Little White Lies – Where’s the Dude? The Great Movie Spotting Challenge: Unofficial and Unauthorized
Written by Adam Woodward
Illustrated by Sharm Murugiah
Published by Laurence King
Reviewed by Karl Andy Foster
Publishers website https://www.laurenceking.com/product/wheres-the-dude/
Illustrator Sharm Murugiah website http://murugiah.com
“Sometimes there's a man, who, well, he's the man for his time 'n place. He fits right in there. And that’s the Dude, in Los Angeles. And even if he’s a lazy man – and the Dude was most certainly that.”
The Stranger, The Big Lebowski
The Dude is a single, unemployed man whose hobbies include smoking pot, drinking White Russians and bowling. Politically he is a spent force. He is not expected to be invited to Four Weddings and a Funeral. However, he has become iconic and this will draw readers in no doubt.
Each spread of this large format book displays an environment from a well-known Hollywood movie and much more. Looking for The Dude is a challenge and he is hidden very well in some spreads, it took me forever to find him in the Willy Wonka factory scene. The Apocalypse Now spread is reminiscent of the Sgt. Pepper’s Beatles album cover albeit filled will horror!
Image-maker Sharm Murugiah has big shoes to fill, those of Martin Handford who created Where’s Wally/ Waldo? He does this with spectacular aplomb! He has produced a work of meticulous detail and obsessive coverage. Bruegelesque in its nature but executed quickly containing a febrile energy.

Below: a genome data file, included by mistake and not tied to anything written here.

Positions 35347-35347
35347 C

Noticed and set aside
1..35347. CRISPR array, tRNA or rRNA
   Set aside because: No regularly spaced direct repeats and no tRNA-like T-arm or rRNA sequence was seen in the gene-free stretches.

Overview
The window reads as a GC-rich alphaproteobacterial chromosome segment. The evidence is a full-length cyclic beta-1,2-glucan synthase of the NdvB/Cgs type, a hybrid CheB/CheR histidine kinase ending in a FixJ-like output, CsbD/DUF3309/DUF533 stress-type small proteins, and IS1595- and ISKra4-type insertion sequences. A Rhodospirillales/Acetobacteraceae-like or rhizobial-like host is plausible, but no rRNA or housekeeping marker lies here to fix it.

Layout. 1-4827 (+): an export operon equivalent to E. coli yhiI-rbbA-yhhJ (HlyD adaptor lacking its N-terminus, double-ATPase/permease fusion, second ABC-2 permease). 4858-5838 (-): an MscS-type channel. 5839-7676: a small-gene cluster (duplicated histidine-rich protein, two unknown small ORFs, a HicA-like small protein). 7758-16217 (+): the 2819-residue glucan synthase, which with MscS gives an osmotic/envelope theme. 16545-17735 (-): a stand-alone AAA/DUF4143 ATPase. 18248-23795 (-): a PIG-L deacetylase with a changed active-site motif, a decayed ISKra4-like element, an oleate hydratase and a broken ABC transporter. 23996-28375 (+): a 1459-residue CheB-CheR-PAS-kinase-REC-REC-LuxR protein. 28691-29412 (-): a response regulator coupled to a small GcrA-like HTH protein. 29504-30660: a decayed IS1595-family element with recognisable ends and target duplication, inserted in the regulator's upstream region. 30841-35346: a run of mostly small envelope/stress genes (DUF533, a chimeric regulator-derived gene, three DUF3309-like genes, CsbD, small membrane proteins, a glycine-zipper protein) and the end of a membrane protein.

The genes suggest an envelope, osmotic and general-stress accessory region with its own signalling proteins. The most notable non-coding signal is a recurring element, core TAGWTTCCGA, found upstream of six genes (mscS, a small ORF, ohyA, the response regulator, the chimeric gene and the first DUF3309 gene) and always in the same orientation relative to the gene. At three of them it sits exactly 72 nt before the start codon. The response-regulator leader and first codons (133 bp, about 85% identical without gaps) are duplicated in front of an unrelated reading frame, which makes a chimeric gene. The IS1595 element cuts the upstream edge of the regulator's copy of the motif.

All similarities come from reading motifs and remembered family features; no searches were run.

This type of work is known as Wimmelbilderbuch, or “wimmelbook” for short a term used to describe a book with drawings of busy place’s like a town square or sports event. These were mostly geared toward children as in the case of Where’s Wally/ Waldo? However, this book will also entertain adults.
The Titanicspread displays references to James Cameron’s other famous movies as well as images from the careers of the actors (Billy Zane dressed as The Phantom) and a tussle between Celine Dion and Enya for the title song! Aliens and Avatars add to the surrealist quality of the illusion.
The complexity of movie making is augmented by the research of author Adam Woodward and includes references to cut scenes, failed casting decisions and unsinkable Pomeranians. At the back of the book is an effective reference section to help you navigate the multiple strands, stories and symbolism.
With an inexhaustible number of movies, the potential for a series of books in this mold is endless. I would like to see how Star Wars, Casablanca, Black Narcissusand Don’t Look Nowwould be handled. Watch out Martin Handford, the Dude abides.